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Wed Jul 10, 2024, 07:08 AM Jul 10

'Chemical recycling': 15-minute reaction turns old clothes into useful molecules


04 July 2024

‘Chemical recycling’: 15-minute reaction turns old clothes into useful molecules

Fast fashion creates millions of tonnes of waste each year — could clever chemistry help to tackle the problem?

By Helena Kudiabor

Researchers have developed a chemical-processing technique that can break down fabrics into reusable molecules, even when they contain a mixture of materials.

The process, outlined in a Science Advances paper on 3 July1, shows that chemical recycling can give old textiles a new lease of life. If scaled up, it could help to tackle the growing mountain of waste generated by the fashion industry, says study co-author Dionisios Vlachos, an engineer at the University of Delaware in Newark.


The researchers instead turned to chemical recycling to break down some synthetic components of fabrics into reusable building blocks. They used a chemical reaction called microwave-assisted glycolysis, which can break up large chains of molecules — polymers — into smaller units, with the help of heat and a catalyst. They used this to process fabrics with different compositions, including 100% polyester and 50/50 polycotton, which is made up of polyester and cotton.

For pure polyester fabric, the reaction converted 90% of the polyester into a molecule called BHET, which can be directly recycled to create more polyester textiles. The researchers found that the reaction didn’t affect cotton, so in polyester–cotton fabrics, it was possible to both break down the polyester and recover the cotton. Crucially, the team was able to optimise the reaction conditions so that the process took just 15 minutes, making it extremely cost-effective. “Typically, these things take days to break them down. So, going down from days into a few minutes, I think this is a major renewal,” Vlachos says. Eventually, he says, “I think we can actually go down into seconds”.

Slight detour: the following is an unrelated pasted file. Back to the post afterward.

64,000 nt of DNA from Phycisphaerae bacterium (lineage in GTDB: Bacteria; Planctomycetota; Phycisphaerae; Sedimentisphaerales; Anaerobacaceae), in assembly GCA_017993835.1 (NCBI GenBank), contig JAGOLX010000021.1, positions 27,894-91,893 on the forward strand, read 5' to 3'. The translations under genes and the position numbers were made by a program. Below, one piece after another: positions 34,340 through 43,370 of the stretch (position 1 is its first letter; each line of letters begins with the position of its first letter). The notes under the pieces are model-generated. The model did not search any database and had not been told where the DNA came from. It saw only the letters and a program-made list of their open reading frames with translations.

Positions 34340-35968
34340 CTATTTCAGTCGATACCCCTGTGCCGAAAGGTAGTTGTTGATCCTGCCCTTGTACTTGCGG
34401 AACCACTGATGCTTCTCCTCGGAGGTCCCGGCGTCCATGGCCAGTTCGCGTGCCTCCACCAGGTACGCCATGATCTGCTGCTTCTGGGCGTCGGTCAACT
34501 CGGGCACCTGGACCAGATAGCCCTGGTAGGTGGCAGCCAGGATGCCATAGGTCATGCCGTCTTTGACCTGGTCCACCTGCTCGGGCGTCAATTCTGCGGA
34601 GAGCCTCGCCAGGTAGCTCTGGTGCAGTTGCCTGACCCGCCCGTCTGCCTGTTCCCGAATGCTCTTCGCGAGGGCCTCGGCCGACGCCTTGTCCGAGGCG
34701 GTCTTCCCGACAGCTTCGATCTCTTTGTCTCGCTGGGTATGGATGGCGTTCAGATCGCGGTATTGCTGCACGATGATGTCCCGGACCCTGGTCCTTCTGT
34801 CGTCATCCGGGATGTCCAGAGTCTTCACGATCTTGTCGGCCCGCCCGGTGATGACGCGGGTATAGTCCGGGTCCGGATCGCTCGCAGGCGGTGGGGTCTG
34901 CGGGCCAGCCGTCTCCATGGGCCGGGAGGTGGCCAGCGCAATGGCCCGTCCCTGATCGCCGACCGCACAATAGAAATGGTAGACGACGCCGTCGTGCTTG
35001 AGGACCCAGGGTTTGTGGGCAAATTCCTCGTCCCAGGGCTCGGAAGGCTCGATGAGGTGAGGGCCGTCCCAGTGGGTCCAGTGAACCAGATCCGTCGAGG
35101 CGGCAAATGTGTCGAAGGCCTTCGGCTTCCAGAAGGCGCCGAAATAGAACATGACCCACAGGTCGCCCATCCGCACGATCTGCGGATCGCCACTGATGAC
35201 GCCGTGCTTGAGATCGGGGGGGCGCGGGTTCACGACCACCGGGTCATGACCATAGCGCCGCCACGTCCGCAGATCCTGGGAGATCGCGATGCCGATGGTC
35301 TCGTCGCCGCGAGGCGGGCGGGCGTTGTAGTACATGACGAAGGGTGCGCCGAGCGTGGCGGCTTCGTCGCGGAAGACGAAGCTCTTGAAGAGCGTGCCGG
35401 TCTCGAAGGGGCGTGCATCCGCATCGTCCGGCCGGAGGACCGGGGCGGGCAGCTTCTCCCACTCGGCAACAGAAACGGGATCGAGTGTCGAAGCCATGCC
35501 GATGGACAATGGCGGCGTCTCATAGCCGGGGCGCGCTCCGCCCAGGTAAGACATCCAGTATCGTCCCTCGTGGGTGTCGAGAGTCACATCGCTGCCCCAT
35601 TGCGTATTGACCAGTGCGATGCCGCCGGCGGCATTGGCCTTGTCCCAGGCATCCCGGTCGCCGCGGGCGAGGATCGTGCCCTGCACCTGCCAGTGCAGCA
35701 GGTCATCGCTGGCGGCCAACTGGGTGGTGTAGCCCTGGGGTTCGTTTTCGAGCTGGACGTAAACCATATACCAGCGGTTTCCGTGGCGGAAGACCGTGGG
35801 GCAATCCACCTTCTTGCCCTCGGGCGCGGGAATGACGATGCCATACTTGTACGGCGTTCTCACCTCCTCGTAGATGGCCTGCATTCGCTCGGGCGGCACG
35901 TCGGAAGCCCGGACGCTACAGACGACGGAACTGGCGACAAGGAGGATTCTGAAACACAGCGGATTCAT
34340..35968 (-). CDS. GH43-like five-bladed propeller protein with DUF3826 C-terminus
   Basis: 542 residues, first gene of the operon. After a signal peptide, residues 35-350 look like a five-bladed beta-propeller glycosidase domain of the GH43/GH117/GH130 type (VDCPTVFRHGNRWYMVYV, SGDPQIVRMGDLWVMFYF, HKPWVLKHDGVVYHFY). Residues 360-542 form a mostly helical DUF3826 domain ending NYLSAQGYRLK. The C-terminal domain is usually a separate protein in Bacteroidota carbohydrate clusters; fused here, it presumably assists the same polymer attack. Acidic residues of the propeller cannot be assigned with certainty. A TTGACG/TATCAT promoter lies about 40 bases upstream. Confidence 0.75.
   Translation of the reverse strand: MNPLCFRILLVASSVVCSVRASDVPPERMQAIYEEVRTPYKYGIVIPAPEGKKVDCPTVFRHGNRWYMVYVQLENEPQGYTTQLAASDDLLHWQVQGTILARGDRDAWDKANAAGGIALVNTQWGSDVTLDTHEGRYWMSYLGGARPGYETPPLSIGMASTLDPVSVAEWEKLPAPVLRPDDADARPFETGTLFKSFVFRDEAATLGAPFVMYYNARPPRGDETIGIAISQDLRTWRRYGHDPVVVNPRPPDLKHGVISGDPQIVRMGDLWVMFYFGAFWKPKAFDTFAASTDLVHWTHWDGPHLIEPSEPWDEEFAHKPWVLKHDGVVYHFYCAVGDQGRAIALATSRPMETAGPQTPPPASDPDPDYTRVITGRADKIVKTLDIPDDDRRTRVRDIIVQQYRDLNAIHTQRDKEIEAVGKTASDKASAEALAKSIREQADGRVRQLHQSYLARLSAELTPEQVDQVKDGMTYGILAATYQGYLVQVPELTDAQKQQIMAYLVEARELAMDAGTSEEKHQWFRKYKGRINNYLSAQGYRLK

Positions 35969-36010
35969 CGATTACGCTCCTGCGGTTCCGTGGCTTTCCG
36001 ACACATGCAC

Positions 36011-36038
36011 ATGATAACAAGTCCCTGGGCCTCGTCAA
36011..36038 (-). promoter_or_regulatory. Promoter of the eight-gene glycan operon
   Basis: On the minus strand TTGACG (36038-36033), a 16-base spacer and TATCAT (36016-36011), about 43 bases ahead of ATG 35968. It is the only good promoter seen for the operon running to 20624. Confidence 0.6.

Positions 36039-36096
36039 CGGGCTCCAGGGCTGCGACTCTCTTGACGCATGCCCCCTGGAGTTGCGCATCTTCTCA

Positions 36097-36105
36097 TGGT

Chemical recycling of mixed textile waste


3 Jul 2024
Vol 10, Issue 27
DOI: 10.1126/sciadv.ado682


Globally, less than 0.5% of postconsumer textile waste is recycled, with the majority incinerated or ending up in landfills. Most postconsumer textiles are mixed fibers, complicating mechanical recycling due to material blends and contaminants. Here, we demonstrate the chemical conversion of postconsumer mixed textile waste using microwave-assisted glycolysis over a ZnO catalyst followed by solvent dissolution. This approach electrifies the process heat while allowing rapid depolymerization of polyester and spandex to their monomers in 15 minutes. A simple solvent dissolution enables the separation of cotton and nylon. We assess the quality of all components through extensive material characterization, discuss their potential for sustainable recycling, and provide a techno-economic analysis of the economic feasibility of the process.


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'Chemical recycling': 15-minute reaction turns old clothes into useful molecules (Original Post) sl8 Jul 10 OP
Tremendous news. Thank you. ⭐️ Judi Lynn Jul 10 #1
This is so cool. intheflow Jul 10 #2
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